Monday, October 13, 2008

Quote of the Day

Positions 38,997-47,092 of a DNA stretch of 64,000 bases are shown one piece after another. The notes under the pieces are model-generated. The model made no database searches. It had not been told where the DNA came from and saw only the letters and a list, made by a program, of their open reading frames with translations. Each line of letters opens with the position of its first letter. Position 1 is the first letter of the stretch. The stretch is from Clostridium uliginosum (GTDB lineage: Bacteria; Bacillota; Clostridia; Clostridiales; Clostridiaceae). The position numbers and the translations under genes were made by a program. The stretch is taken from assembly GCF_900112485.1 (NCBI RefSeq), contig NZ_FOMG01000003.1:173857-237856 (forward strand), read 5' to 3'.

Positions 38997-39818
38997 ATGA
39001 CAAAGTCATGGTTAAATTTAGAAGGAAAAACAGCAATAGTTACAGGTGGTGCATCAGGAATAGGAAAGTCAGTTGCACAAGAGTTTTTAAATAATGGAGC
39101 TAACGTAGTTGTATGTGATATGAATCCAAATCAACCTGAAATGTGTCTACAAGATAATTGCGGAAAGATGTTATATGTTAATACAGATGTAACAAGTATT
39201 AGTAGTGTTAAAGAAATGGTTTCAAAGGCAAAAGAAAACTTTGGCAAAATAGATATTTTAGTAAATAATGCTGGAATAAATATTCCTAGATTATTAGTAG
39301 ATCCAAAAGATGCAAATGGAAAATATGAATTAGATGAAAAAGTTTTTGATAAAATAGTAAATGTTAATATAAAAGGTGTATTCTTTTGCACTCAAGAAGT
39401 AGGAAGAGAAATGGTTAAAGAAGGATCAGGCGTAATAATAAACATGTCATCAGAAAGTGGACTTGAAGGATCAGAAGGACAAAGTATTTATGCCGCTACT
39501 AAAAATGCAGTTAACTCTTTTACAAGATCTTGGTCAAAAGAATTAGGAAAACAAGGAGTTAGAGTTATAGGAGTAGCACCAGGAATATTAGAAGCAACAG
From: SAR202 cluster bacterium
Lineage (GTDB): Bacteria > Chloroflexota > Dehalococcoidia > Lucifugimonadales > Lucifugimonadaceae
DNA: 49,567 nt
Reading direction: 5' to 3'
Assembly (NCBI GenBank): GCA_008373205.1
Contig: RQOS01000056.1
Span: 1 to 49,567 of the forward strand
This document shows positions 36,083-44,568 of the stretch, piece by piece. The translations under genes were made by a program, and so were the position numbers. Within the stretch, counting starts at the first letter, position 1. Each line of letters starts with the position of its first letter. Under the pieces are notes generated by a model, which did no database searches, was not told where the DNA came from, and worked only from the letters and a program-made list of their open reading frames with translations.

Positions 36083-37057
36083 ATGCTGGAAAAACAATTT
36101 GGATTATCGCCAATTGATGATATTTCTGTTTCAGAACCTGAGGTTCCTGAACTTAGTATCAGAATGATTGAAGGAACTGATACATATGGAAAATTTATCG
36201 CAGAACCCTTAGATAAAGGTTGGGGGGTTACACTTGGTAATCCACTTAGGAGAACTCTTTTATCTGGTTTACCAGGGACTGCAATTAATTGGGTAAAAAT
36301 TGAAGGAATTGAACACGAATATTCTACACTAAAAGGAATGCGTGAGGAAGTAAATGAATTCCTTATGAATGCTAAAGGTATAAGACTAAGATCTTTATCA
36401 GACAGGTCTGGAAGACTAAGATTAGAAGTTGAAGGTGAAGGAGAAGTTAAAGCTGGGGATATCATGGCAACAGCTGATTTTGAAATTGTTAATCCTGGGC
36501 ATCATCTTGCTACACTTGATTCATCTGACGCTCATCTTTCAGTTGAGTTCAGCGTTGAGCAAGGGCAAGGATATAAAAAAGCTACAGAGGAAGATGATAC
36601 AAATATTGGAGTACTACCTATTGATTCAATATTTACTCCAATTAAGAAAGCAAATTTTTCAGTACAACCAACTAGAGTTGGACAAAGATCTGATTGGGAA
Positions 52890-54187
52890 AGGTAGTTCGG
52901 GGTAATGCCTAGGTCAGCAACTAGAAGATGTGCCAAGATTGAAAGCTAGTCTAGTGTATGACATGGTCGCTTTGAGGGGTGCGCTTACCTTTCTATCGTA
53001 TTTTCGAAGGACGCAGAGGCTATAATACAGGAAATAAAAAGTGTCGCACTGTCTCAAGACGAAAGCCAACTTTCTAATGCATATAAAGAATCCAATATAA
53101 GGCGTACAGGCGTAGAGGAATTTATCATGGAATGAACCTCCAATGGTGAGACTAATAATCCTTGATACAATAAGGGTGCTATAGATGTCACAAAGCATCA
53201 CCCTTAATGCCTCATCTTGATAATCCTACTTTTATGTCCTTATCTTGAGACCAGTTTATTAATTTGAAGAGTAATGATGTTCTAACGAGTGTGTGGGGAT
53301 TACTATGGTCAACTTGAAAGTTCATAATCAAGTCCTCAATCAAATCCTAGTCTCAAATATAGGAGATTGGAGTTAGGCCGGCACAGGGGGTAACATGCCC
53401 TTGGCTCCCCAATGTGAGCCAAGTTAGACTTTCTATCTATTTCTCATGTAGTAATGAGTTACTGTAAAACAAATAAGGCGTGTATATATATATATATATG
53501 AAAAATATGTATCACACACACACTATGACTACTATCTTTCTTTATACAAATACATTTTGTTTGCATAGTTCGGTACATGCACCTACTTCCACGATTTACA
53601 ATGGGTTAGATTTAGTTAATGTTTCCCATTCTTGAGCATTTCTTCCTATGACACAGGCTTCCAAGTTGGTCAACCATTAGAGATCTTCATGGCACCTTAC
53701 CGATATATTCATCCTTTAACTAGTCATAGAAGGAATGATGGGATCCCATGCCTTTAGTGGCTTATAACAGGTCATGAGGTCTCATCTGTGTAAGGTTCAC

In many ways, what makes 1 Peter difficult to read as Christian Scripture is this initial attempt on the part of Peter to identify his audience. First Peter is addressed to folks who do not belong, who eke out their lives on the periphery of acceptable society, whose deepest loyalties and inclinations do not line up very well with what matters most in the world in which they live. This is not the sort of life that most people find attractive. In terms of our ability to genuinely understand 1 Peter, all of the linguistic skills we might develop, all of the material on historical background we might accumulate-none of this will make up for the basic reality that, as a whole, we resist the possibility that this letter is addressed to us, that we might be cast as "nobodies in the world." The problem is theological. What separates us from 1 Peter is not "the strange world of the Bible" as much as its unhandy, inconvenient claims on our lives...1 Peter invites a reading among those who are ready to embrace the identity and status of exiles in dispersion. (Joel B. Green, 1 Peter, The Two Horizons New Testament Commentary, [Grand Rapids: Eerdmans, 2007] 18.)

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